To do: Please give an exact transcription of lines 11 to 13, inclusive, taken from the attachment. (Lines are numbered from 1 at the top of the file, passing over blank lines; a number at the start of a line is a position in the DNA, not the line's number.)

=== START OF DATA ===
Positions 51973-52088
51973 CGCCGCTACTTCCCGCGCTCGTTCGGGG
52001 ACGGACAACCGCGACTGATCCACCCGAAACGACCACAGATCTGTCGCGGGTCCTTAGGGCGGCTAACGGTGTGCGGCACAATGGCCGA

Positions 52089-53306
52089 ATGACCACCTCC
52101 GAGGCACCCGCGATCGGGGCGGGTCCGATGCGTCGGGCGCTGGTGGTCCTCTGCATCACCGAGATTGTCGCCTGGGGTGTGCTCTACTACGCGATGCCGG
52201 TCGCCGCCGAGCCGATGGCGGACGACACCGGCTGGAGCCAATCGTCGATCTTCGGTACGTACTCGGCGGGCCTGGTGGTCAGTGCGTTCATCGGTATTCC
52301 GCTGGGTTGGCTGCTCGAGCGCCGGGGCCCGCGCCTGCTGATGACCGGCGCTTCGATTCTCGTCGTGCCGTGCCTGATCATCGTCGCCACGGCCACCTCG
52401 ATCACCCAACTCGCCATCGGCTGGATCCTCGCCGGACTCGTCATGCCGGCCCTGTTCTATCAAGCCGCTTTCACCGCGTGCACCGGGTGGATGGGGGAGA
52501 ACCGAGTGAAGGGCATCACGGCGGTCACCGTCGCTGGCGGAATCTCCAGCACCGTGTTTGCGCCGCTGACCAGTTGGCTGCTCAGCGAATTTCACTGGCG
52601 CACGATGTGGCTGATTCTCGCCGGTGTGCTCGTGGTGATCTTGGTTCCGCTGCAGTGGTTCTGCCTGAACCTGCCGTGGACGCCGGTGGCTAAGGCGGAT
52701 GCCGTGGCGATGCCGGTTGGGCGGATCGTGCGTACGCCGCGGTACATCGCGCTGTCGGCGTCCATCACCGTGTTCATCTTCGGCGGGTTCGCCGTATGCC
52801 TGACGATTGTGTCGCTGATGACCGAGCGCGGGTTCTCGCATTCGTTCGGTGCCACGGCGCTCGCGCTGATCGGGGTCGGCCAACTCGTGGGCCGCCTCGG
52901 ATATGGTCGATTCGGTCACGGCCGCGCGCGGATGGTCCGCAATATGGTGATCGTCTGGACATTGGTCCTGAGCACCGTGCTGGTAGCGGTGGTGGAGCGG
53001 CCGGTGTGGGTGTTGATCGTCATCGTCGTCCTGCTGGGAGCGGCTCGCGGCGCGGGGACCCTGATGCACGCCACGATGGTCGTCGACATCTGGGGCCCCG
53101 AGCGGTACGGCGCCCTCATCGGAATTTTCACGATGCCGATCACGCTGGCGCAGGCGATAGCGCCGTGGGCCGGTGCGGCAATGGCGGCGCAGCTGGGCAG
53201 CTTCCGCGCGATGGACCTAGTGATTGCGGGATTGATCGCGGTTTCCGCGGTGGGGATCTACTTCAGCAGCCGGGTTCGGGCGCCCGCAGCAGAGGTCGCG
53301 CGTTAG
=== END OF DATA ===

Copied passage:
52601 CACGATGTGGCTGATTCTCGCCGGTGTGCTCGTGGTGATCTTGGTTCCGCTGCAGTGGTTCTGCCTGAACCTGCCGTGGACGCCGGTGGCTAAGGCGGAT
52701 GCCGTGGCGATGCCGGTTGGGCGGATCGTGCGTACGCCGCGGTACATCGCGCTGTCGGCGTCCATCACCGTGTTCATCTTCGGCGGGTTCGCCGTATGCC
52801 TGACGATTGTGTCGCTGATGACCGAGCGCGGGTTCTCGCATTCGTTCGGTGCCACGGCGCTCGCGCTGATCGGGGTCGGCCAACTCGTGGGCCGCCTCGG